greygirlbeast (greygirlbeast) wrote,

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that's my soul up there

Very soon, Murder of Angels will be in the stores (actually, it's probably already in the stores, just not on the shelves) and, like I've said, I'm so not ready for this. I'm not ready. There, I've said it three times now. I feel like I need to warn people, at least the people who've read Silk, that they should check their expectations. This is probably not what will be expected of a sequel to Silk. For starters, this is not a novel revolving around a Southern city's half-assed attempt at a punk scene. If Silk was a novel about the impact of history (past present) upon the present, of the hauntings facilitated by memory and consciousness, then Murder of Angels is a novel about taking responsibility for one's life and actions and loved ones in light of the weight of all that past. We move beyond existential shock in this one. Spyder Baxter did that in Silk, though I'm not sure anyone else did. Oh, and there's Spyder. I know a lot of readers have grown to fairly worship her, and there will be readers who are not pleased with who she's become in MoA. I worry about them a lot. When I started writing SIlk in '93, at age 29, I was awfully close to being Spyder Baxter, in almost every sense. But this is more than a decade later. Writing this book, I was closer to Daria and Niki than to Spyder. No, not to the people they were in Silk, because this is a decade later, but to the people they've become. I'm not making much sense. We're long past the point where I can shelter this book or make excuses for it. It has to take care of itself now.

I took advantage of my laziness yesterday to get out of the apartment. Spooky and I prowled about Morningside, Virginia Highlands, and parts adjacent. We located a Thai restaurant we haven't tried, which smelled invitingly of jasmine, but ended up having dinner at a trusted favourite (also Thai), instead of trying the new place. But some asshole had chopped down four very large, old trees near the trusted favourite, trees that were not only fine things in their own right, but which, if we must justify their lives by recourse to service to humans, kept the blazing afternoon sun off the restaurant. I hope there is a special Hell for tree murderers. There should be chainsaws and indifference. Atlanta is a city sorely lacking in greenspace, smothering in smog, and it can't afford to lose perfectly good, oxygen-producing trees. Anyway, we sweltered on the previously comfortable patio and tried to enjoy our dinner. We started with pork loin buried in mounds of fresh garlic, green and red chilies, cilantro, fish sauce, and lime, all on a bed of shredded cabbage, a dish so hot it really ought to be eaten last as it strips the taste buds and renders them useless for a day or so.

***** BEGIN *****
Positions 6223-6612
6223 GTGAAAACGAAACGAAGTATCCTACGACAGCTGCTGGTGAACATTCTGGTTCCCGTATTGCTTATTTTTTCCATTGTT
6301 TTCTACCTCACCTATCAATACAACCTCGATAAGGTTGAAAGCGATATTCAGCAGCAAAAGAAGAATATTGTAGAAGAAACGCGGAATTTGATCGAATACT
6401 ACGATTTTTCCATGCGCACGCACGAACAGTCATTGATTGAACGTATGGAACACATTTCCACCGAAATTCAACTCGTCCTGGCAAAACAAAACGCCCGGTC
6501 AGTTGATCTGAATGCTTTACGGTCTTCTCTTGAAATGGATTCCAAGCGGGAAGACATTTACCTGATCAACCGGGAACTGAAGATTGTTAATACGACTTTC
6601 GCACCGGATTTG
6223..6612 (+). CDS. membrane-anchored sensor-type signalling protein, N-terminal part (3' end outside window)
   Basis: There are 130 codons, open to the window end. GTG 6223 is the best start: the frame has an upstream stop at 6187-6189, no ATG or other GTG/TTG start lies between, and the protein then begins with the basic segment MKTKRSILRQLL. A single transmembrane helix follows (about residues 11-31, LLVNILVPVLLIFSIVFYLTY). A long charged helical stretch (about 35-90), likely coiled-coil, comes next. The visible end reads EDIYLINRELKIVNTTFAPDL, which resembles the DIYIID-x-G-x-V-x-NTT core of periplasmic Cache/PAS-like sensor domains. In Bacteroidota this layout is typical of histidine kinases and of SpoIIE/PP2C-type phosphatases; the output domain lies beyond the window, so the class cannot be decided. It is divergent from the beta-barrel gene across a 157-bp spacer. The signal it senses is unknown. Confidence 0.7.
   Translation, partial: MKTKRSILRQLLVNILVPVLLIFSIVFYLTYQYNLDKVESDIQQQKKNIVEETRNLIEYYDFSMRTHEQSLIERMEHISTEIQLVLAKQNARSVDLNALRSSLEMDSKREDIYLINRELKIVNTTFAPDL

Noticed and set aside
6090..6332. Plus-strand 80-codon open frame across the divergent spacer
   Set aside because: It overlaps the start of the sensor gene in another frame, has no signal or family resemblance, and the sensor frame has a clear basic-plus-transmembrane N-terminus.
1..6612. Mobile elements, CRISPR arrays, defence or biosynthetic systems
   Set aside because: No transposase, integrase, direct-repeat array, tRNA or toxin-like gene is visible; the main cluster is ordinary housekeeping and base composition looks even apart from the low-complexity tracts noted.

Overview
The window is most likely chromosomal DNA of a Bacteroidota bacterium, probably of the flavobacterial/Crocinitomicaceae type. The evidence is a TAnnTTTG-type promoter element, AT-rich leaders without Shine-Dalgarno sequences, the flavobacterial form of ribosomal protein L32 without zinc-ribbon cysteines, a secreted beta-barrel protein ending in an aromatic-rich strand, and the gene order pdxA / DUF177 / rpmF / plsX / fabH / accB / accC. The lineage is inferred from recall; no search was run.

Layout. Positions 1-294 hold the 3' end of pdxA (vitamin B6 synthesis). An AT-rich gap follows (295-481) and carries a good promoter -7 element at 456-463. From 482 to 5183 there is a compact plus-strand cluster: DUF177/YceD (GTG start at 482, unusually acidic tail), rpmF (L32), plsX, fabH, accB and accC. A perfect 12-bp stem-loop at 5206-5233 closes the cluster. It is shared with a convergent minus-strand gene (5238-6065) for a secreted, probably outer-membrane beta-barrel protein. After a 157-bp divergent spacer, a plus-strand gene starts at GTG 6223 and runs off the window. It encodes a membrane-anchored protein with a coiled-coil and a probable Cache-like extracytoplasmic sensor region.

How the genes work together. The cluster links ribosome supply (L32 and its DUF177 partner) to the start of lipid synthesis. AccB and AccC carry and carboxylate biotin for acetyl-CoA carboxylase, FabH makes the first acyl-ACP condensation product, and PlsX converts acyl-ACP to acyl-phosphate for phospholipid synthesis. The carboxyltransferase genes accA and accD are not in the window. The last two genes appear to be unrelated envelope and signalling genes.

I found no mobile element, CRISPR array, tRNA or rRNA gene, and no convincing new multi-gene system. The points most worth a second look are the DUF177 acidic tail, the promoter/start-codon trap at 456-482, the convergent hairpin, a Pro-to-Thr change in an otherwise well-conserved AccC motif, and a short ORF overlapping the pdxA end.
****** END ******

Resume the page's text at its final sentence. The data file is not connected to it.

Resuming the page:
Where's the Lorax when you need him?

Of course, the Lorax failed.

The right side of my face still aches, but I seem to have recovered, otherwise.

Today, I have to get myself unmired from the "Bradbury Weather" scene in which I have mired myself. I feel like a mammoth stuck in tar up to my ass. The sabre-tooths are watching through the tall grass.

There was a great documentary on Frank Frazetta on IFC last night. Painting With Fire. I went through a "phase" as a child/preteen when my most favourite author was Edgar Rice Burroughs, and this was back when Ace was releasing all his books as paperbacks with those fabulous Frazetta covers. 1975-'78 or so, I guess. I was eleven, twelve, thirteen, etc. I still have all those paperbacks (which is surprising, as little survives from my tumultuous childhood) with their startling, terrifying, sexy, deliciously creepy covers, many of which were featured in Painting With Fire.

Okay. Time to make the doughnuts...

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